Back at the loft, Schmidt is getting antsy and trying to leave, and Winston returns home. When the trio is confused by his presence, Winston explains that his night didn’t go very well. He’s afraid that it’s been so long since he’s been around people and women in particular that he doesn’t know how to talk to them anymore. And then, Winston accepts his loneliness, so long as he has the presence of his cat, Ferguson. Winston in this episode represents that specific group of individuals who have suffered from heartbreak and are not quite ready to move on (they tell themselves). Oh sure, these individuals go out, but their hearts are not in dating. They are social to appease people in their lives, but have yet to move past the obstacles that are truly preventing them from moving forward in relationships. Winston, as I said earlier, has a security blanket in Ferguson – he doesn’t really try with the women at the bar because he doesn’t care enough to. He doesn’t see any issue with dating because in his mind, he’s not really alone. He has a pet.

But when Nick leaves the window open and Ferguson escapes, Winston’s entire world is shattered. He now has nothing to fall back on. He is now ENTIRELY alone. And that terrifies him. So he demands that Nick help him look for the cat, and Nick obliges (begrudgingly, because it means leaving Schmidt in the care of Jess). Schmidt freaks out at the prospect of being alone with Jess and Jess does similarly. I really do think this scene is telling (and reminiscent of “First Date”) because everyone turns to NICK for help. He’s the one they need to stay, to aid them.

Jess does her best to try to entertain Schmidt in the loft, but all of her antics are coming up short. Finally, the exasperated roommate decides to take Schmidt out to the bar because he’s driving her crazy. I love that when Schmidt objects to leaving the apartment, Jess tells him that Nick doesn’t know everything. It’s a nice reminder that even though Jess is typically referred to as the more emotionally mature one of the loft group, she also messes up and makes mistakes. Her first and biggest mistake in the episode is, of course, letting Schmidt out of the apartment. She wants to believe that she knows what is best for him but the truth is that NICK is the one who does, not her.

Out on the lean, mean city streets, Winston and Nick are driving around in an attempt to locate Ferguson, but their search turns up empty and Winston is growing slowly and slowly more distraught and frustrated. When he pulls over, the man insists that he shouldn’t have gone out that night and he wouldn’t have lost Ferguson. But Nick has a different view: Winston should go out to MORE parties, not less. The man then admits to the party being a bad idea because he was shot down by multiple women. Winston’s confidence – which, prior to entering the party was virtually non-existent – took a huge hit when he was rejected by those women. It took a lot for him to even muster up the energy to “put himself out there,” and he regrets it because of the response he received. But what Winston doesn’t recognize (and what Nick and the audience DOES) is that Winston will never learn to have confidence unless he continues to try and put himself into situations that grow that confidence. He cannot continue to fall back on Ferguson for support when he really needs to have human interactions.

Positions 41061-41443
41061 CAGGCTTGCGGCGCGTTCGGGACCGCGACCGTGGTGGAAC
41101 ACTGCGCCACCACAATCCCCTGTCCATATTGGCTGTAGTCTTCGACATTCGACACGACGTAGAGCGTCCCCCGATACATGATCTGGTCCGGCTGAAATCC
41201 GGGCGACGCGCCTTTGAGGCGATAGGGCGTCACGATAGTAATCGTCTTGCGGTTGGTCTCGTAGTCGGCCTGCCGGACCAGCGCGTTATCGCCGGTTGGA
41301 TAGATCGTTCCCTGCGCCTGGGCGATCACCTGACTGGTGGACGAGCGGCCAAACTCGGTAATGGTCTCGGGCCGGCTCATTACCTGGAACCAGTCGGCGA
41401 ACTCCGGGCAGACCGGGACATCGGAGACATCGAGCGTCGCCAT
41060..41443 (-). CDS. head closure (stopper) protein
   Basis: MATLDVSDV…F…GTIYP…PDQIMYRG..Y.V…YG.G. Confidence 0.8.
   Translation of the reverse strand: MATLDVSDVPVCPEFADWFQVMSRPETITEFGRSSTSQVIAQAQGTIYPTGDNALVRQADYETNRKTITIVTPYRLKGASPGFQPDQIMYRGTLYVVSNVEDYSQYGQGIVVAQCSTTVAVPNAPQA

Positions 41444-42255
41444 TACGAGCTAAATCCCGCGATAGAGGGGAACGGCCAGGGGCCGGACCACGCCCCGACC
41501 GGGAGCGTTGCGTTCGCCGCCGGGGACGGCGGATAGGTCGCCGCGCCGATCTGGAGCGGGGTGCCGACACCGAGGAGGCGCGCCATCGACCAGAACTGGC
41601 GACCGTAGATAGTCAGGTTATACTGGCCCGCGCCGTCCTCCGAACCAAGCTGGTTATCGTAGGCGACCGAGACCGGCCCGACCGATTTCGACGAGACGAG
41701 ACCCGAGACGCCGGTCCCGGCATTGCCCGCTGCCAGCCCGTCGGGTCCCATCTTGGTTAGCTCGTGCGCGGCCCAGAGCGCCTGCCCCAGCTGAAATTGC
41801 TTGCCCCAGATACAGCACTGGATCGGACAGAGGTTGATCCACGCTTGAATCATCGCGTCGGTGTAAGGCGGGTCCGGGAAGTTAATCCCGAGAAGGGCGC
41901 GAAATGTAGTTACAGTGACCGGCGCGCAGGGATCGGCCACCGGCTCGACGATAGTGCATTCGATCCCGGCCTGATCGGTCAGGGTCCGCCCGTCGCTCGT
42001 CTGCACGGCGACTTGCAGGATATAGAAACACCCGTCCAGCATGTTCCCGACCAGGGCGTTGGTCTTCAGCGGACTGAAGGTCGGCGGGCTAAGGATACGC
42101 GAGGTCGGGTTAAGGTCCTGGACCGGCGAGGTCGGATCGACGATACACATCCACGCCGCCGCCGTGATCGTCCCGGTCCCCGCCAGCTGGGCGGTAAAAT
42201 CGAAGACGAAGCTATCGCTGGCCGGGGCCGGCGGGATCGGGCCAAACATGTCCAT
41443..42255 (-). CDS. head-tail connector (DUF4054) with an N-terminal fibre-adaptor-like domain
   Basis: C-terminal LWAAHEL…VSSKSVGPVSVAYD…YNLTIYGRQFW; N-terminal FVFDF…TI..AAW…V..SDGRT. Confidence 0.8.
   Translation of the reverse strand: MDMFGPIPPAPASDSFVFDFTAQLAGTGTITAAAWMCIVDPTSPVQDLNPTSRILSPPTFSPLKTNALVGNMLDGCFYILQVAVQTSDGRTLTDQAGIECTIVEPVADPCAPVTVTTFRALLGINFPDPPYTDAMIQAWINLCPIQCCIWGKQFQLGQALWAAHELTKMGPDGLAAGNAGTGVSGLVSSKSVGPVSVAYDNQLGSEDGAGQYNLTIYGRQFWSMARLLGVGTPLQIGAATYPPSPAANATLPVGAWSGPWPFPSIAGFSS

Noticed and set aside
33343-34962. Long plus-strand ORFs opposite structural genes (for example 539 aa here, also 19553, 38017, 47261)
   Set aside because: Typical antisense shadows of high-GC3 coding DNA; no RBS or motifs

At the basketball game, Coach is continuing his charade of suave d-bag and Cece is finding it less and less appealing as the night wears on (especially when she says she’s not hungry and he buys seven pretzels in spite of her protesting). Back at the bar, meanwhile, Schmidt is not thrilled about being coerced into mingling with women, but Jess insists that this will aid him in getting over his break-up. For all of her issues with Schmidt (they should be and are numerous considering the fact that he cheated on her best friend), Jess is oddly supportive of Schmidt throughout the episode. It is, of course, because she DOES care about him and want the best for him.

But Schmidt has other plans when he sits down at a table across from a beautiful woman: he tells her about his woes, about Cece being his soulmate and out on a date with another man, and then instructs the blonde to allow him to sneak away when Jess isn’t looking so he can go after Cece. The blonde does as she’s instructed and Jess notices, fleeing the bar after Schmidt.

Meanwhile, Winston gets a phone call alerting him that someone found Ferguson. He and Nick venture to a female bus driver named Bertie who is… well, she’s odd. But she has a weird connection with Winston that Nick begins to notice. (His uncomfortable faces throughout the entire flirtatious exchange are hilarious.) And though the entire flirtation is befuddling Nick, he’s still supportive of Winston because it actually looks like he is making an effort to seek human companionship rather than feline.

Schmidt is running down the streets, yelling at his phone in order to find the Staples Center (to no avail, might I add). At the game, Cece has become so fed up with Coach’s rude and dismissive behavior that she walks out on the date entirely. It’s only then that Coach recognizes that his adoptive persona is more harmful than helpful and he chases her down.

At Bertie’s house, things are progressively getting weirder and more intense (and more awkward) in the flirtation department for Winston and Bertie, making Nick feel a growing sense of discomfort. But the truth is that Winston actually feels a connection with Bertie because she’s raw and honest and real, even in her quirks. That’s something that Winston lacked in his relationship with Daisy (who, let’s remember, lied and cheated on him). In fact, Winston feels such a connection with Bertie that he instructs Nick to leave and take Ferguson home too. This is a huge step for the man: he’s actually voluntarily separating himself from his security blanket. Though it’s played comedically, this is a moment of character growth for Winston and – even in Nick’s uncertainty regarding Bertie’s odd behavior and habits – represents the “moving forward” moment that Nick wanted Winston to so desperately have. I absolutely loved this Nick/Winston story (it’s been a while since we’ve had a fantastic plot with just these two characters, though “Eggs” is still my favorite to date) because it demonstrates the lengths Nick is willing to go to in order to help his friend. Like “Eggs” was about Winston helping Nick, “Longest Night Ever” is about Nick supporting Winston even when his behavior is seemingly odd. Because that’s just what friends do.